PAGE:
Fires burning for days at Beirut's port, severely damaged in 2020 by an enormous explosion, have reignited trauma among Lebanese gearing up to mark the deadly blast's anniversary.
On August 4, Lebanon will mark two years since the explosion that killed more than 200 people. It was caused by a stockpile of haphazardly stored ammonium nitrate fertiliser catching fire.
The current fires at the port's grain silos -- at risk of collapse due to the earlier damage -- ignited at the start of the month due to fermentation of remaining grain stocks along with rising Summer temperatures.
The fires have effectively turned parts of the silos into furnaces, with flames and fumes visible from miles away.
"When we see it, we are reminded of the tragedy that took place on August 4" 2020, said Kayan Tlais, who lost his brother in the explosion.
"It's a very disturbing sight and there is a sense of pain," he told AFP, the fires flaring behind him.
The fires do not aggravate the existing risk of the silos collapsing over the short-term, authorities and experts said.
Attempts to douse them -- by sea, land or air -- are more likely to cause the silos to collapse than the fires themselves, according to outgoing economy minister Amin Salam who toured the port on Thursday.
The government is "studying the best way to treat the situation without resorting to haphazard decisions or demolition," he told reporters.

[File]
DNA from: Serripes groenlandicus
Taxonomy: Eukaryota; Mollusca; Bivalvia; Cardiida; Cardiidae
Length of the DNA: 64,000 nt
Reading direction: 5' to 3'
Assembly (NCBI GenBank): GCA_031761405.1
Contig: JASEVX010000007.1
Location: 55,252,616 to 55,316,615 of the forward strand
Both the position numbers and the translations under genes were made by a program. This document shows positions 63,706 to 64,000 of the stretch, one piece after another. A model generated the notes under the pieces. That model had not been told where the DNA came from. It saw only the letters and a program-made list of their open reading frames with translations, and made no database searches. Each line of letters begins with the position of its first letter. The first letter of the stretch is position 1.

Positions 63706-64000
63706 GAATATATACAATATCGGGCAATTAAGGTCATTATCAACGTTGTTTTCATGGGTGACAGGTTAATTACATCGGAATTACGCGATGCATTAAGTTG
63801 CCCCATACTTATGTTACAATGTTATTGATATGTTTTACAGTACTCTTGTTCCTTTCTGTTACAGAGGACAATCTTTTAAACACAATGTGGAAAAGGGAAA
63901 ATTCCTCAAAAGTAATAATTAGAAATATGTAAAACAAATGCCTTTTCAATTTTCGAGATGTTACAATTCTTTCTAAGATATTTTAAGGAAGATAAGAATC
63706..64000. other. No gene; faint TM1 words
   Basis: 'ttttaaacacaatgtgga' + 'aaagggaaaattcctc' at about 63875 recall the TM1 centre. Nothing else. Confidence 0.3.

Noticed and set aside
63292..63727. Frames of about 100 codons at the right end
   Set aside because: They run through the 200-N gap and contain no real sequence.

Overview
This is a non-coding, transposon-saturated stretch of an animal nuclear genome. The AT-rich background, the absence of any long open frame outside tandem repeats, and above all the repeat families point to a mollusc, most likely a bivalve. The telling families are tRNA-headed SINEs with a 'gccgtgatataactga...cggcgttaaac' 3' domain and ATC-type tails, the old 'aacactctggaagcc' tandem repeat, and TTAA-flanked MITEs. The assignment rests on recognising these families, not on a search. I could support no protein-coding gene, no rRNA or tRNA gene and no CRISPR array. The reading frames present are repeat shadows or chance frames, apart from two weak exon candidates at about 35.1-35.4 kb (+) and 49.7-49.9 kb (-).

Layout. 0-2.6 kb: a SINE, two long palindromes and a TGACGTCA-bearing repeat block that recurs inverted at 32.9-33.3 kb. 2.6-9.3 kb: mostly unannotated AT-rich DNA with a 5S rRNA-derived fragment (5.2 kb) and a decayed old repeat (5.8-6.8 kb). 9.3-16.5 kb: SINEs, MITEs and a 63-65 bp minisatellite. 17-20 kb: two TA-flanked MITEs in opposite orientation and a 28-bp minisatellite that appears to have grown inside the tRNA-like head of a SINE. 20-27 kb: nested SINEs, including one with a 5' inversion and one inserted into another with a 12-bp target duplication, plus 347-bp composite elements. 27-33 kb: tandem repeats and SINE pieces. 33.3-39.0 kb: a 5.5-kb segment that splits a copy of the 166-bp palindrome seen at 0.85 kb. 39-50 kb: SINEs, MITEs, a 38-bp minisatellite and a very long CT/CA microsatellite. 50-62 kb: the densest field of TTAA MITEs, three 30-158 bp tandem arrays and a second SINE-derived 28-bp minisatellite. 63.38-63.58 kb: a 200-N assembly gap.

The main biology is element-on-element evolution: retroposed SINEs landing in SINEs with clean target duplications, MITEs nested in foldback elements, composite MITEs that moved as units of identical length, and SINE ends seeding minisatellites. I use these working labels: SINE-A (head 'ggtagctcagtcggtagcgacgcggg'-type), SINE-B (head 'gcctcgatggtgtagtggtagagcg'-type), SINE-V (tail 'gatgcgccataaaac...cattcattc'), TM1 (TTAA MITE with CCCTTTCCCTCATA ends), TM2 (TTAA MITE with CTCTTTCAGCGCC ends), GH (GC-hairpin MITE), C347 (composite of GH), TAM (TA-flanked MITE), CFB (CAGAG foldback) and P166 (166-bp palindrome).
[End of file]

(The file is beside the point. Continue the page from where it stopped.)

The government in April ordered the demolition of the silos due to safety risks, but that move has since been suspended amid objections, including from relatives of blast victims who want the silos preserved as a memorial site.
Salam said that authorities were moving "slowly" to avoid mistakes, but also warned of potential long-term dangers.
"If the fires continue, sooner or later, they will consume the grains and empty the silos of their contents, which could cause partial collapse," especially of the most damaged block, he said.
- 'Extinguish themselves' -
Assaad Haddad, the general manager of the port's grain silos, said the fires were not generating high enough temperatures to cause structural damage nor were they emitting toxic fumes.
"This is why we are taking our time to respond," Haddad said.
The fires at the silos are not the first of their kind and will likely not be the last as long as grain remains.
"The fires will extinguish themselves when the feedstock runs out," said Mohamad Abiad, senior advisor for the minister of environment.
"The best thing is to let it burn," he said, noting that dousing in water would only make the grains more humid and accelerate fermentation.
Lara Khatchikian, whose house near the port was destroyed by the 2020 blast, said that the current fires have taken a toll on her and her family.
"Seeing the fire and smelling the smoke is horrible and reignites my family and my neighbours' trauma," she said.